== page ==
The other day I was walking out of the house with my husband and noticed that his work shoes look really worn out. He wears the exact same pair everyday and has for about 3 years. No wonder he looks in the closet and cannot understand why I have 30 pairs of shoes in there. Well, honey, I need red shoes for this outfit, white ones for that outfit and multiple black pairs, depending on what I am in the mood to wear.
So I say to my husband, “Maybe it’s time to buy a new pair, you kind of look like a homeless person.” He just responds with, “They are fine.” Keep in mind my husband is an engineer (the bread winner, if you will) and we have no children. We can afford for him to buy new shoes! So I made him go shopping with me after work and we bought the same exact pair in 2 colors. He thought it was a bit excessive where as I thought it was very necessary. We are obviously opposites when it comes to spending.
Does this sound familiar to anyone? Why do we do this to ourselves?
In my experience, I find “opposites attract” to work in our favor. It is important to be able to live functionally with your partner. If I was married to another spender who was as impulsive as I am, I am pretty sure we would run our finances into the ground within a year.
The argument is often made that couples with differing opinions have more conflict. But I believe if I was with another spender there would be a lot of stress that leads to conflict because of debt. I’m the kind of person who is already picking out my next car when I just got a new one 6 months ago. My husband only stopped driving his car from college because I traded it in for my new one! His contentment with not upgrading everything and buying everything right when we want it is attractive to me.
There have been studies that show that the logic behind “opposites attract” is that people look for things in others that they do not like in themselves, consciously or unconsciously. I found it frustrating in the beginning but we found a middle ground and are moving in the right direction. We are living “functionally.” I can still have fun and be somewhat impulsive but within reason. And my husband doesn’t guilt me about my spending as long as I have put some consideration to what I am buying and again, it is within reason.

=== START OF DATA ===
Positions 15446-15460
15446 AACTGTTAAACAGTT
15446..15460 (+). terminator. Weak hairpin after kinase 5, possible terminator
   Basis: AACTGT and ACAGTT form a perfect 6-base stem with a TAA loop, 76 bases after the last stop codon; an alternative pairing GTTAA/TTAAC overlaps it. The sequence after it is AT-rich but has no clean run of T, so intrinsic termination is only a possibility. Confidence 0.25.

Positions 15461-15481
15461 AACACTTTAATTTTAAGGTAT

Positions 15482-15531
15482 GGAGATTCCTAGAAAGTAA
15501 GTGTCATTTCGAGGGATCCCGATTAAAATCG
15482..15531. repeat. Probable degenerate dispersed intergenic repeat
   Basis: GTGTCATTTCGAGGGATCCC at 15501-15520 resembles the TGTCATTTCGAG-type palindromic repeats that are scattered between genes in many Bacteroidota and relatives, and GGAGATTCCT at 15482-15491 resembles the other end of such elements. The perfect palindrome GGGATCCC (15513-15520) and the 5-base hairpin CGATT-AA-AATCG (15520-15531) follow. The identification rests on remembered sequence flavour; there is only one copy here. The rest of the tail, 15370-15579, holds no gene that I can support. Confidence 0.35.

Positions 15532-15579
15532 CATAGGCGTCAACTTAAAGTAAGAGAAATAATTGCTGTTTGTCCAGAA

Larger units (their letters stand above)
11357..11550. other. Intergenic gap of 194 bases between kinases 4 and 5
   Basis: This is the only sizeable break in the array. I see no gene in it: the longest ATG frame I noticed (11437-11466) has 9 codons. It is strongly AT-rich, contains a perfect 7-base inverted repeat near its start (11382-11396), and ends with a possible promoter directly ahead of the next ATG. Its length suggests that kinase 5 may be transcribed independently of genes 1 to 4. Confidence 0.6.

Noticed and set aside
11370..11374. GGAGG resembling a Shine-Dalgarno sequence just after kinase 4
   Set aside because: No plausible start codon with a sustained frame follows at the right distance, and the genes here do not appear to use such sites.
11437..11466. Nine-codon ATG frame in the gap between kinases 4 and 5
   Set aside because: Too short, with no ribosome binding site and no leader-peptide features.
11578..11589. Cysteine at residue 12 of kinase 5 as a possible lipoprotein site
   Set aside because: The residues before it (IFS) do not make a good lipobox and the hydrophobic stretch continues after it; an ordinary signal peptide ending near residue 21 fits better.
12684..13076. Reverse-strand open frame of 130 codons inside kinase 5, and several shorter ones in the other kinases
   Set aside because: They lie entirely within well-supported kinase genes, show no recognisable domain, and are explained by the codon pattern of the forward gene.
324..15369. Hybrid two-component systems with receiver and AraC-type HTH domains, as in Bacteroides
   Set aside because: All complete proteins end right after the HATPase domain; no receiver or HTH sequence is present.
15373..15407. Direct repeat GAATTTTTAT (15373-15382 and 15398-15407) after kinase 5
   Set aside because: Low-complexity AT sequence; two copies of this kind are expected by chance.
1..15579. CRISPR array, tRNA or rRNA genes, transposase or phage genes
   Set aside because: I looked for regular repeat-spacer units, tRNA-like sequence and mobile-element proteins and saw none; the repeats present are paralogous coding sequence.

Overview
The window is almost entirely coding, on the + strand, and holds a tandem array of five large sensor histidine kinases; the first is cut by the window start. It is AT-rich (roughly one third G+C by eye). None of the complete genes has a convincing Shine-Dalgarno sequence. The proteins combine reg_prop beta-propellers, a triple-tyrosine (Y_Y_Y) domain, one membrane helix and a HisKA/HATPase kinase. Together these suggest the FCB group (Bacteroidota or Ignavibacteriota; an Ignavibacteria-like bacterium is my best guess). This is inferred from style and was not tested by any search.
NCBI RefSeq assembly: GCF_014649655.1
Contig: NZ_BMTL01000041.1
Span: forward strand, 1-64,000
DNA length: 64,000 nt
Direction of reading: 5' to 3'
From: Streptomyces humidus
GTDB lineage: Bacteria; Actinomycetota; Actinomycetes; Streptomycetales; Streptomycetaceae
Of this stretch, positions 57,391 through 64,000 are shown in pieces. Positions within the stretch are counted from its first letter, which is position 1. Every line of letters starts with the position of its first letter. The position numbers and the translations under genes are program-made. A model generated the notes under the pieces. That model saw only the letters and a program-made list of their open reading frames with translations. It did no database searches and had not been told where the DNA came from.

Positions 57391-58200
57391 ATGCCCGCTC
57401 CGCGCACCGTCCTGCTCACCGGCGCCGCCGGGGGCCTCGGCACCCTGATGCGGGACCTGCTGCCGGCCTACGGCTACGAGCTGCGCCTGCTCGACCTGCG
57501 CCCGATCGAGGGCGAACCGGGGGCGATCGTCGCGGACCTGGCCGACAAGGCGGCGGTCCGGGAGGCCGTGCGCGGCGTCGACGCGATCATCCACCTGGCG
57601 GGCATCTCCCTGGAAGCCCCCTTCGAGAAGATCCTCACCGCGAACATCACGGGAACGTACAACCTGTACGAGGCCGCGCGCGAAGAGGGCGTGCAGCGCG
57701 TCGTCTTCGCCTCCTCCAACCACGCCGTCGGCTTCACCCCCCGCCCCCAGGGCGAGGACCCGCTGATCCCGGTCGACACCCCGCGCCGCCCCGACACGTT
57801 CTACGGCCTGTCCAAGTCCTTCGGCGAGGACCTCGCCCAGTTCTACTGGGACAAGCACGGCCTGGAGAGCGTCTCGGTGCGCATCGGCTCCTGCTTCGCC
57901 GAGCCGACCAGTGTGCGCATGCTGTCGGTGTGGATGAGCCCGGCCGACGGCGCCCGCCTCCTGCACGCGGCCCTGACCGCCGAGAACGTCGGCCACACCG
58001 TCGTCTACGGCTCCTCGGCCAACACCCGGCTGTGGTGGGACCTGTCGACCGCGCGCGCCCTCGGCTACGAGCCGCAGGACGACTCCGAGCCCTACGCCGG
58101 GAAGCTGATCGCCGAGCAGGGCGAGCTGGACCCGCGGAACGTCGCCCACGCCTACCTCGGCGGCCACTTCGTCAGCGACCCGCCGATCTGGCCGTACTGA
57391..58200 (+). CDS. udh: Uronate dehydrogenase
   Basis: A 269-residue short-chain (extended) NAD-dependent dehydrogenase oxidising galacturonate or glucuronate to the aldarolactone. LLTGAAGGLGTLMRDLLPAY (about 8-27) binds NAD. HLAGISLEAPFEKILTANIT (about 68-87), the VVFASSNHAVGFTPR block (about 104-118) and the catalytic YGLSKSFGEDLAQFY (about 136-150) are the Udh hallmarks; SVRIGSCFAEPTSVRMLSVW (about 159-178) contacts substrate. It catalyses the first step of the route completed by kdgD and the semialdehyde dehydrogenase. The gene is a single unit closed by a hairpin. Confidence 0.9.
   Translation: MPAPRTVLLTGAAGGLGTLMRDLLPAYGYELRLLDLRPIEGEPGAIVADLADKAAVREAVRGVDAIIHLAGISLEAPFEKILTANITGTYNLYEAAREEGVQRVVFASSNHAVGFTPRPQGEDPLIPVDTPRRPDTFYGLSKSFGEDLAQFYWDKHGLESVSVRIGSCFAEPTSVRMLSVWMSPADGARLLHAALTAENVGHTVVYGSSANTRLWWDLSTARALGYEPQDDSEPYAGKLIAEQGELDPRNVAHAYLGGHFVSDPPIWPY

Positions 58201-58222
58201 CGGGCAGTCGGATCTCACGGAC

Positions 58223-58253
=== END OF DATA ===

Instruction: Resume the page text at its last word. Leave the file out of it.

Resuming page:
I have found that conversations about big purchases make everyone more comfortable in the long run. My husband would be bored out of his mind, and probably sleeping on a futon, if it wasn’t for me and I think he appreciates our king size bed, even if he doesn’t say it.
Here are a few tips to help those opposite couples out there:
- The saver needs to feel somewhat comfortable with the spending because stressing them out is unfair to them. Have a discussion to find out where that comfort level is. Is it just having more coming in than going out? Or is it that they want a million dollars in the bank in 10 years? Can the spender live with this?
- The saver also needs to get back to enjoying the impulsiveness and fun-loving person they married. Remember WHY you marred them.
- The spender needs to prioritize. Taking a trip to Italy? Buying a 60 inch TV? Or buying an iPad? Prioritizing allows the spender something to look forward to, knowing they cannot have all of those things at one time.
- Let the saver take care of the money. I bet the saver will save up for the iPad a lot faster than the spender because the spender will probably think Starbucks sounds good or that new xBox game looks fun!
Embrace each other’s differences and allow there to be some balance so you aren’t living happily ever after in a cardboard box.
Are you the saver or the spender in your relationship? Let us know in the comments below!